Crucial MX200 500GB SSD Review
The Crucial MX200 is a contemporary Solid State Drive (SSD) targeted toward value-oriented consumers who want the benefits of flash storage without a big price tag. In this review we're going to take a look at Crucial's latest offering, the Crucial MX200 500GB SSD.
The Crucial MX200 SSD
The Crucial MX200 SSD is available in three different capacities, 250GB, 500GB and a larger 1TB model — retailing for $102.99, $194.99 and $379.99 respectively. This series also offers a variety of different form-factors such as SATA 2.5″ (7mm to 9mm spacer), mSATA and M.2 Type 2260/2280.
Unlike the preceding Crucial MX100 Review which had varying levels of sequential write performance based on storage size. All three capacities in the Crucial MX200 series are quoted to deliver 555MB/s sequential reads with 100,000 IOPS and sequential write performance up to 500MB/s with 87,000 IOPS.
Internally the MX200 preserves the same Marvell 88SS9189 controller we saw in the previous generation MX100 and again pairs with Micron's 16 nanometre (nm) MLC NAND flash. This combination delivers favourable performance and offers some great advanced feature sets, but doesn't offer any significant performance improvements in comparison. The biggest change is an addition of Dynamic Write Acceleration (DWA) which uses an "adaptable pool of high speed" single-level cell flash memory to help bump sequential write performance on 2.5" 250GB, 250GB & 500GB mSATA and M.2 drive models.
Like most current day Solid State Drives, this particular model (CT500MX200SSD1) utilizes the smaller 7mm z-height 2.5” form-factor to ensure compatibility with everything from Ultrabooks to Personal Computers — assuming your PC chassis has a 2.5" SSD mounting bracket, if not a 3rd party adaptor can be purchased.
Some note worthy features included are on-board capacitors providing power-loss protection, enabling preservation of data if the power is interrupted. Whilst the drive is designed to operate from 0C to 70C, Adaptive Thermal Protection intelligently adjusts NAND operations if internal temperature begins to reach the maximum specification and does so until returning to an acceptable level. Hardware support for AES 256-bit encryption is present, along with a safeguard against data loss from physical flash memory failures with RAID like redundancy technology called RAIN (Redundant Array of Independent NAND). All features once previously reserved for expensive enterprise class Solid State Drives are standard on Crucial's MX200.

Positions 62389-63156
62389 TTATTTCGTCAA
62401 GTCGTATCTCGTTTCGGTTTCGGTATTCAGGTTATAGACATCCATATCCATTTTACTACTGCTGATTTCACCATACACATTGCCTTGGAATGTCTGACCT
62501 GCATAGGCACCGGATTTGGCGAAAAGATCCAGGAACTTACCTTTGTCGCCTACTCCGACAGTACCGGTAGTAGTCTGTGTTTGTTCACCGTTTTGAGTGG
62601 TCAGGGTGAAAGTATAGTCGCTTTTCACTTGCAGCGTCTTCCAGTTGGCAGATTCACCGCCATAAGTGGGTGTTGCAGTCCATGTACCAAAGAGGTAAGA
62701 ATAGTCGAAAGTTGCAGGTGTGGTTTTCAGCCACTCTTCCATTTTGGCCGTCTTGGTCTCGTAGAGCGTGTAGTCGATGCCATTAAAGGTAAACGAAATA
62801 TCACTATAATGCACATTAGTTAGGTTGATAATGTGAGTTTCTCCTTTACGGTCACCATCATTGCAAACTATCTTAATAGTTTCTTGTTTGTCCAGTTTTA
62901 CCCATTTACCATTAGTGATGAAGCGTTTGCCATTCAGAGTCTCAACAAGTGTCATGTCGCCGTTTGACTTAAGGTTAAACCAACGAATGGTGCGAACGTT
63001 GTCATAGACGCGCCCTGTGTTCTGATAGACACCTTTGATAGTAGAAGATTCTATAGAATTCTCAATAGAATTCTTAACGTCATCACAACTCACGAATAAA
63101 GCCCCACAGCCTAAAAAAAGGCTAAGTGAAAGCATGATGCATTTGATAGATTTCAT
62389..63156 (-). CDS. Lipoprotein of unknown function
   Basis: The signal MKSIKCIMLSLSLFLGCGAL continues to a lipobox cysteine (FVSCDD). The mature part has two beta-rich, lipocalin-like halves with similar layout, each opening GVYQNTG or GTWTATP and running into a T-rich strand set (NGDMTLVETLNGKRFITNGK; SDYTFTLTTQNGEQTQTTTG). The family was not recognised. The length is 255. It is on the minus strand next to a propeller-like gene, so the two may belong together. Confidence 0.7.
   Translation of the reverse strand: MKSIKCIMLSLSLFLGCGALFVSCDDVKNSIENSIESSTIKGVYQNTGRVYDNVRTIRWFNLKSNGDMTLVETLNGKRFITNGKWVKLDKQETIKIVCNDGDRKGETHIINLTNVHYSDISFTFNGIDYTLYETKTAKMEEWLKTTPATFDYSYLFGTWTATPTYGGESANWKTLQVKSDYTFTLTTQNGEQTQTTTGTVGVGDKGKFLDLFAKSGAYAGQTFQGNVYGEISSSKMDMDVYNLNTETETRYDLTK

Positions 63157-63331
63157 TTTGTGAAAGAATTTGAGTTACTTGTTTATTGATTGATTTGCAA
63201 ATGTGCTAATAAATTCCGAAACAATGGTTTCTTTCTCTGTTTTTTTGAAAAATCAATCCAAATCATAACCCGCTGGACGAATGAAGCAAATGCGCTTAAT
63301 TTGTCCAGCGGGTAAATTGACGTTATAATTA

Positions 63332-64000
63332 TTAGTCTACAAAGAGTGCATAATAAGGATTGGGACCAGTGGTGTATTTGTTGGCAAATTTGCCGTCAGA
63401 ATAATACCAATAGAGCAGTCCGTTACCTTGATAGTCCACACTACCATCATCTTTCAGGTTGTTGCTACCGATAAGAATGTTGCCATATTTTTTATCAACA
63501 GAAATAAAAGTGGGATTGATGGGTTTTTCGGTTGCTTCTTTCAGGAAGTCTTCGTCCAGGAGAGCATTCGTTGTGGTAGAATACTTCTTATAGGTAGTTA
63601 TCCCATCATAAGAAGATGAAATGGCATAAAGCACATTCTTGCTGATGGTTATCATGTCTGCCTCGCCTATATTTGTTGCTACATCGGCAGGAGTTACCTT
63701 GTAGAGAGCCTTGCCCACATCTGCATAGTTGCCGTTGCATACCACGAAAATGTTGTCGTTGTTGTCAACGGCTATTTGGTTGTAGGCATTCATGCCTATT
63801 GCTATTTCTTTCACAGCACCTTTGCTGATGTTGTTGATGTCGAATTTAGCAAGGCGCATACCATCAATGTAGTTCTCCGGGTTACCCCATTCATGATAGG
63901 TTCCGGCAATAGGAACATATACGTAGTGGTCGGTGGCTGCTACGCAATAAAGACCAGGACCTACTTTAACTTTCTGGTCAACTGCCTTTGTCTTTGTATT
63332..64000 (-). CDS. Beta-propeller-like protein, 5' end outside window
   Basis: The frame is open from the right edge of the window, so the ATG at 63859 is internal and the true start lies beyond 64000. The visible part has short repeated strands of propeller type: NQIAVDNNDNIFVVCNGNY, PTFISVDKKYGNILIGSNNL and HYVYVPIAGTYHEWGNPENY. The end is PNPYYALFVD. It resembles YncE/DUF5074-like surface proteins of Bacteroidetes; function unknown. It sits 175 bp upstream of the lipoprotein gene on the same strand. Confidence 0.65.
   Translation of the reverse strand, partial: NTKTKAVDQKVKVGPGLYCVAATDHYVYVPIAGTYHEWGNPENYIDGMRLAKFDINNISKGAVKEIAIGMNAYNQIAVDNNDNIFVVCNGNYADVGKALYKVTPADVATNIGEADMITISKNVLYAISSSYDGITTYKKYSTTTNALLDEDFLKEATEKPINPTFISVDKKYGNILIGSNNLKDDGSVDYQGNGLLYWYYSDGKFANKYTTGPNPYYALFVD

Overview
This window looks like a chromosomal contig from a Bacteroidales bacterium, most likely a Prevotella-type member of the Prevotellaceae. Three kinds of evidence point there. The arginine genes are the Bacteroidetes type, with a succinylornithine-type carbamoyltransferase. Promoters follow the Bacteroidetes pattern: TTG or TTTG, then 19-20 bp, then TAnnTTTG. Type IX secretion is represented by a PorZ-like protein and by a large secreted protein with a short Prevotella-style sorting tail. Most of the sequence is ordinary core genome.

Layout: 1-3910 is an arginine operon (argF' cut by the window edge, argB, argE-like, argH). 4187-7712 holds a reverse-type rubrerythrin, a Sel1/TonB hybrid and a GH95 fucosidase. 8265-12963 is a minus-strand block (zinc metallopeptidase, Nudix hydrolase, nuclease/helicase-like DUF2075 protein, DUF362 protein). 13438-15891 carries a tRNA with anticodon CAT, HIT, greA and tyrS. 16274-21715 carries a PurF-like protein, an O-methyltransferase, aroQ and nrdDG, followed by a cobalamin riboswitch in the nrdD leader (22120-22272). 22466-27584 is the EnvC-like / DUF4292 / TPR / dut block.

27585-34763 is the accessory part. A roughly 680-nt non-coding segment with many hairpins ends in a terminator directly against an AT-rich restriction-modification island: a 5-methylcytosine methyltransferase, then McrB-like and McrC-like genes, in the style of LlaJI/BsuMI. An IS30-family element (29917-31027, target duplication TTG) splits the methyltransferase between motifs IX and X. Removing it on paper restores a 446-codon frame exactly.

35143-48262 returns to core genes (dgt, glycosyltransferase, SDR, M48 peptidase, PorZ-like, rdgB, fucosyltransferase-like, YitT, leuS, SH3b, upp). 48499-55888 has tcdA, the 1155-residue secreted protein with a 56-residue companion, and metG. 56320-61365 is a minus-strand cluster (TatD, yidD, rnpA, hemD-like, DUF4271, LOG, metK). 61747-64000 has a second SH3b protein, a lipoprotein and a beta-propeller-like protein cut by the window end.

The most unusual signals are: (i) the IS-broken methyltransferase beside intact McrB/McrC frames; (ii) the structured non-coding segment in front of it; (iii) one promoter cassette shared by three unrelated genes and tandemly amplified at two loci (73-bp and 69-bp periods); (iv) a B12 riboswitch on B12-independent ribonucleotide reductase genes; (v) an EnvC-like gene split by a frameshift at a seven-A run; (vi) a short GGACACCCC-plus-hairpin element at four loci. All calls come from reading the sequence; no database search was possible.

Crucial products have an outstanding track record for reliability and their entire Solid State Drive lineup is backed by a three-year limited warranty. MX200 500GB has a calculated arithmetic mean (average) time between failure of 160TB. This equals 87GB of writes per day for 5 years, nearly doubling the endurance rating of the previous generation MX100 512GB model and exceptionally high in comparison to other SSD's currently on the market.
- Hardware-based AES-256 encryption
- Redundant Array of Independent NAND (RAIN)
- Adaptive Thermal Protection
- Exclusive Data Defense
- Power Loss Protection
- SATA 6Gb/s interface (3Gb/s backward compatible)
- Three-year limited warranty
- Free shipping (Like all Crucial products)
- Type: 2.5-inch
- Height: 7mm (z-height with 9.5mm spacer)
- Flash Controller: Marvell 88SS9189
- Flash Type: Micron 16nm MLC NAND
- Serial ATA: Transfer rate 6Gb/s (backwards compatible with 3Gb/s)
- Temperature: Operating (0°C to 70°C) Non-operating (-40°C to 85°C)
- Acoustics: 0dB
- Mean Time Between Failures: >1.5 million hours
- Drive Endurance: 160TB=87GB per day for 5 years
Performance testing was done under Ubuntu 14.04 LTS (Trusty Tahr) using an ext4 file system. Your performance may vary. Factors affecting performance include: The file system used (e.g. ext2, ext3, etx4, jfs, reiserfs, Btrfs, xfs) and SATA interface (6Gb/s vs 3Gb/s).
- Processor: Intel Core i7-4790 @ 3.60GHz (8 Cores)
- Motherboard: ASUS Z87-PRO
- Chipset: Intel 4th Generation
- Memory: 32768MB (32GB)
- Disk: 500GB Crucial_CT500MX200
- Graphics: On-board Intel HD 4600 3072MB
- OS: Ubuntu 14.04
- Kernel: 3.13.0-61-generic (x86_64)
- File-System: ext4
- Interface: SATA 6Gb/s
Dbench is a filesystem benchmark that generates load patterns similar to those of the commercial Netbench benchmark, but without requiring a lab of Windows load generators to run. It is now considered a de-facto standard for generating load on the Linux VFS. Here we simulate the load of 1 client.
CompileBench tries to age a filesystem by simulating some of the disk IO common in creating, compiling, patching, stating and reading kernel trees. It indirectly measures how well filesystems can maintain directory locality as the disk fills up and directories age.
This test measures how long it takes to extract the .tar.bz2 Linux kernel package.
Flexible IO Tester (FIO) is a workload simulation tool. The graph above shows an Intel IOMeter File Server Access Pattern test which performs a mix of random and sequential IO and read/write workloads. User-defined variables such as the transfer request size, the percentage of random requests compared to sequential requests, and the read/write distribution to mimic the realistic usage. Performance is determined by the number of seconds it takes to complete the test.
IOzone was used to measure Linux filesystem read performance.
IOzone was also used to measure Linux filesystem write performance.
- Exceptional endurance rating
- Good peek performance
- Reasonable price point
- Variety of premium features
- Benchmark performance is lower than the MX100
There is no denying the glaring similarity between Crucial's new MX200 and the previous generation MX100. However, with Dynamic Write Acceleration on lower-capacity versions, double the endurance rating (reliability) and lower price tag, the MX200 is an attractive purchase despite conservative performance.